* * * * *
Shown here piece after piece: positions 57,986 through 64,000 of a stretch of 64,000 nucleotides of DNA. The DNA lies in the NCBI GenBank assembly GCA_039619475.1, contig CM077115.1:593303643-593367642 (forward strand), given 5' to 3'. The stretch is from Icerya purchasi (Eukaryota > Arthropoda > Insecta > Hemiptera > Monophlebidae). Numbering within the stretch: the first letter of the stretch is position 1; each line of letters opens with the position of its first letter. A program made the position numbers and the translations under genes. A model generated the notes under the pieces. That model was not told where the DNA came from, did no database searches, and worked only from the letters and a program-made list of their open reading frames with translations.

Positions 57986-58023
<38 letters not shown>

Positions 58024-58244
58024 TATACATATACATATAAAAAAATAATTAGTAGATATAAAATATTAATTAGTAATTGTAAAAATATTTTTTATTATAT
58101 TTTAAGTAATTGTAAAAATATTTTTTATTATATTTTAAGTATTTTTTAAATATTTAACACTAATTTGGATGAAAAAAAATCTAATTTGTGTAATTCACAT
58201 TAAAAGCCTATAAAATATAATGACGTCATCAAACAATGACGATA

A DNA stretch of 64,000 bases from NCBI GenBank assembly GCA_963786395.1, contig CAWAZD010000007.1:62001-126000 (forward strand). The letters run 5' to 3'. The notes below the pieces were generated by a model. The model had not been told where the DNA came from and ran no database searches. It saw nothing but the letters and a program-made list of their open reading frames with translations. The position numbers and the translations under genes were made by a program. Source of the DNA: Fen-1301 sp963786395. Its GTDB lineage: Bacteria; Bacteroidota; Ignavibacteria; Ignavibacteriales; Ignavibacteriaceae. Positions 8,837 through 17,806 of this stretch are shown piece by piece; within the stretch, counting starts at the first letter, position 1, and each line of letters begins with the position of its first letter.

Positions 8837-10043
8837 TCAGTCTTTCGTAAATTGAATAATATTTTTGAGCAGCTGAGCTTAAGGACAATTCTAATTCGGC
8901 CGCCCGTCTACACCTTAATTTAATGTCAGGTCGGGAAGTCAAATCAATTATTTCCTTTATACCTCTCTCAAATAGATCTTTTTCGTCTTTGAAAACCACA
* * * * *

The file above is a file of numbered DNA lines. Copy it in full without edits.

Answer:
Shown here piece after piece: positions 57,986 through 64,000 of a stretch of 64,000 nucleotides of DNA. The DNA lies in the NCBI GenBank assembly GCA_039619475.1, contig CM077115.1:593303643-593367642 (forward strand), given 5' to 3'. The stretch is from Icerya purchasi (Eukaryota > Arthropoda > Insecta > Hemiptera > Monophlebidae). Numbering within the stretch: the first letter of the stretch is position 1; each line of letters opens with the position of its first letter. A program made the position numbers and the translations under genes. A model generated the notes under the pieces. That model was not told where the DNA came from, did no database searches, and worked only from the letters and a program-made list of their open reading frames with translations.

Positions 57986-58023
<38 letters not shown>

Positions 58024-58244
58024 TATACATATACATATAAAAAAATAATTAGTAGATATAAAATATTAATTAGTAATTGTAAAAATATTTTTTATTATAT
58101 TTTAAGTAATTGTAAAAATATTTTTTATTATATTTTAAGTATTTTTTAAATATTTAACACTAATTTGGATGAAAAAAAATCTAATTTGTGTAATTCACAT
58201 TAAAAGCCTATAAAATATAATGACGTCATCAAACAATGACGATA

A DNA stretch of 64,000 bases from NCBI GenBank assembly GCA_963786395.1, contig CAWAZD010000007.1:62001-126000 (forward strand). The letters run 5' to 3'. The notes below the pieces were generated by a model. The model had not been told where the DNA came from and ran no database searches. It saw nothing but the letters and a program-made list of their open reading frames with translations. The position numbers and the translations under genes were made by a program. Source of the DNA: Fen-1301 sp963786395. Its GTDB lineage: Bacteria; Bacteroidota; Ignavibacteria; Ignavibacteriales; Ignavibacteriaceae. Positions 8,837 through 17,806 of this stretch are shown piece by piece; within the stretch, counting starts at the first letter, position 1, and each line of letters begins with the position of its first letter.

Positions 8837-10043
8837 TCAGTCTTTCGTAAATTGAATAATATTTTTGAGCAGCTGAGCTTAAGGACAATTCTAATTCGGC
8901 CGCCCGTCTACACCTTAATTTAATGTCAGGTCGGGAAGTCAAATCAATTATTTCCTTTATACCTCTCTCAAATAGATCTTTTTCGTCTTTGAAAACCACA